I remember what I owe

Albany Savings Bank

Best f TrafficWhen Albany Savings Bank became a public company named Albank in the early 1990s, I was working in a temp job processing these huge checks of companies wanting to buy the stock.

Separately, as a customer of ASB since 1978, I was allowed to purchase said stock, actually in a favored position versus the raw investor. They couldn’t necessarily buy all of the $1.3 million – the ceiling – they wanted.

(If I were totally unethical, I would have reached out to some of those companies with the large wallets and say, “Hey, I have a better status as an existing ASB customer…” I’m sure the Securities and Exchange Commission would want to know how a temp worker could come up with that kind of money.)

As it was, my then-wife and I didn’t even have the $250 minimum purchase price. So I went in with two of my co-workers and bought the stock. And I would get periodic dividends until Albank got bought by Charter One, which then got purchased by Citizens Bank.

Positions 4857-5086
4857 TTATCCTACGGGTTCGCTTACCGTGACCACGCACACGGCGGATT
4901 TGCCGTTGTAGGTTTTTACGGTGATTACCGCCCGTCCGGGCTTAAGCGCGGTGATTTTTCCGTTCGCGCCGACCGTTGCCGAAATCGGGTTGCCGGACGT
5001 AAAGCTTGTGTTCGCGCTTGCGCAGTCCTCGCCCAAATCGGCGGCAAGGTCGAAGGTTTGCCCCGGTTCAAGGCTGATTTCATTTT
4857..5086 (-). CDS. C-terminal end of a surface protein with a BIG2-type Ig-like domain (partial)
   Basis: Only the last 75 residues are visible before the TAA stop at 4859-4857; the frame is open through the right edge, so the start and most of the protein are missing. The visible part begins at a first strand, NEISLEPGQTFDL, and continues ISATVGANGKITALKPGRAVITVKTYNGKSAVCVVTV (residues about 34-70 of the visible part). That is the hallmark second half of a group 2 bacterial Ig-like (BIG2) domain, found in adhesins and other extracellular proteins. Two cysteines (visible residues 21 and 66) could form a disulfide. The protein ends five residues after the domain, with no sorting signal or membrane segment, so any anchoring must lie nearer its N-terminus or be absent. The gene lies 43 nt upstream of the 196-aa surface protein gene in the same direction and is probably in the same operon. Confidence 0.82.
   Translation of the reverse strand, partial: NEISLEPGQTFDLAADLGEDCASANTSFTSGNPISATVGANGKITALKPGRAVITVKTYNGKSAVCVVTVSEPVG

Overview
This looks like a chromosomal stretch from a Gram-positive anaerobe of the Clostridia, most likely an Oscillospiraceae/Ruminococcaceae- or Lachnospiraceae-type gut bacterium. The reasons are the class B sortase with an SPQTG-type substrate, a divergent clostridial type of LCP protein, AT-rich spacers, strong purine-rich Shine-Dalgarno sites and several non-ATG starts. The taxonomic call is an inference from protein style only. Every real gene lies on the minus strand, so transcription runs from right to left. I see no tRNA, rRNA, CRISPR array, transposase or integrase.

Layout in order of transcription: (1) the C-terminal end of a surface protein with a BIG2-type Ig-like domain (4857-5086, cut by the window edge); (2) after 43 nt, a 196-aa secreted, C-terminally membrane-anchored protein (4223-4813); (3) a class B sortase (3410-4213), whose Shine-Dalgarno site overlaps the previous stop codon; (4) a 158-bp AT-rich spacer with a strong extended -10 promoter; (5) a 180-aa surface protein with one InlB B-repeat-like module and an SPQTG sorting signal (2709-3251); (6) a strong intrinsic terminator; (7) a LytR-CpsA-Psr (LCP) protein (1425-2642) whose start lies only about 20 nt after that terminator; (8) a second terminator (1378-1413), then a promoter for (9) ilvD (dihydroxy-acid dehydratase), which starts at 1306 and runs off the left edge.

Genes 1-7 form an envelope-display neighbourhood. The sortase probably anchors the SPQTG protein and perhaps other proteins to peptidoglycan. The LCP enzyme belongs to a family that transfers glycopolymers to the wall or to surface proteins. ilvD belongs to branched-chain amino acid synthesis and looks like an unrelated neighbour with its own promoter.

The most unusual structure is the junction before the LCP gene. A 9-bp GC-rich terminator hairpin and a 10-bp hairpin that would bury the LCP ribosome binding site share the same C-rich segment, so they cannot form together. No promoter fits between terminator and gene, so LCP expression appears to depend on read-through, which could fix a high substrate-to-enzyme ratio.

One of my fellow investors was named Mona, and I even had her address for a time. But my attempts to reach her failed. And now I don’t even remember her last name except it began with a U. I figure I must owe her, and the other person, whose name I don’t remember at all, a few hundred dollars each.

Books and music

Many years ago, obviously, I borrowed an LP called Best of Traffic from someone at a party on Washington Avenue in Albany. You know the band with Steve Winwood and Dave Mason. I’ve lost track of who I borrowed it from, although I’m pretty sure it was a female. But I still have the album, and I’d give it back if I could remember and find the person.

There are a couple of books on my shelves I borrowed. One must have been at least seven years ago. The other was from 2018 or so. I have started both but have finished neither. One is comics-related and the other one concerns the law. I will get them back to you folks next time I see you, which, given the pandemic, won’t likely be until NEXT year.

These are the things I remember at 2 a.m.